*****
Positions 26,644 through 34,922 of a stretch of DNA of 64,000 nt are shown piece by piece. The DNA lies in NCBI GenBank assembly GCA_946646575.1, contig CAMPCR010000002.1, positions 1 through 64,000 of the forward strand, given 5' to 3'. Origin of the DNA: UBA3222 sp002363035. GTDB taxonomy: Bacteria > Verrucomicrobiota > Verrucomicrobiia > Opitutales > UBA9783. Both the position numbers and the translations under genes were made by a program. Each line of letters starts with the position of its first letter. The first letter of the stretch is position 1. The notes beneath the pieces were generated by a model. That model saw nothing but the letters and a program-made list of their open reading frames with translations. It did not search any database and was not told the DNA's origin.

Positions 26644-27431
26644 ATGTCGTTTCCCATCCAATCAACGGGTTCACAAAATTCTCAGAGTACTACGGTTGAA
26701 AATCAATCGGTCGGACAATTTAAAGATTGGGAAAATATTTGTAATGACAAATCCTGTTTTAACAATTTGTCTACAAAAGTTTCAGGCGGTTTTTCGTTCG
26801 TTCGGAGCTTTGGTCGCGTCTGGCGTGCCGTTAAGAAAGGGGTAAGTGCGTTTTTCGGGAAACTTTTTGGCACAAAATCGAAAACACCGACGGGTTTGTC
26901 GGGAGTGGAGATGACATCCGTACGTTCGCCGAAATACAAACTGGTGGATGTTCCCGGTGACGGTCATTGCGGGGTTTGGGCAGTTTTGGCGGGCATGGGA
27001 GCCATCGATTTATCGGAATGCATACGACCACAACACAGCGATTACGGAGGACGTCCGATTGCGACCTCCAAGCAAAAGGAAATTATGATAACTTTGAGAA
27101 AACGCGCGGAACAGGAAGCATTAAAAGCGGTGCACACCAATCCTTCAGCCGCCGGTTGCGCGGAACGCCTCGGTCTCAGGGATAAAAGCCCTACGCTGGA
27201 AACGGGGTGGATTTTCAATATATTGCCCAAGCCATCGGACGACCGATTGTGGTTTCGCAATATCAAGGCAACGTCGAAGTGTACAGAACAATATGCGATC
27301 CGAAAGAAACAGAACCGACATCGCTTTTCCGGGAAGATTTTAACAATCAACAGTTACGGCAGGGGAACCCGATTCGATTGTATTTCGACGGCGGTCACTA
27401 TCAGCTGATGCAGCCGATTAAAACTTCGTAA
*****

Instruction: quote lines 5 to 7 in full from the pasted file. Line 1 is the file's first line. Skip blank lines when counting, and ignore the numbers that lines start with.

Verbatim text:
26801 TTCGGAGCTTTGGTCGCGTCTGGCGTGCCGTTAAGAAAGGGGTAAGTGCGTTTTTCGGGAAACTTTTTGGCACAAAATCGAAAACACCGACGGGTTTGTC
26901 GGGAGTGGAGATGACATCCGTACGTTCGCCGAAATACAAACTGGTGGATGTTCCCGGTGACGGTCATTGCGGGGTTTGGGCAGTTTTGGCGGGCATGGGA
27001 GCCATCGATTTATCGGAATGCATACGACCACAACACAGCGATTACGGAGGACGTCCGATTGCGACCTCCAAGCAAAAGGAAATTATGATAACTTTGAGAA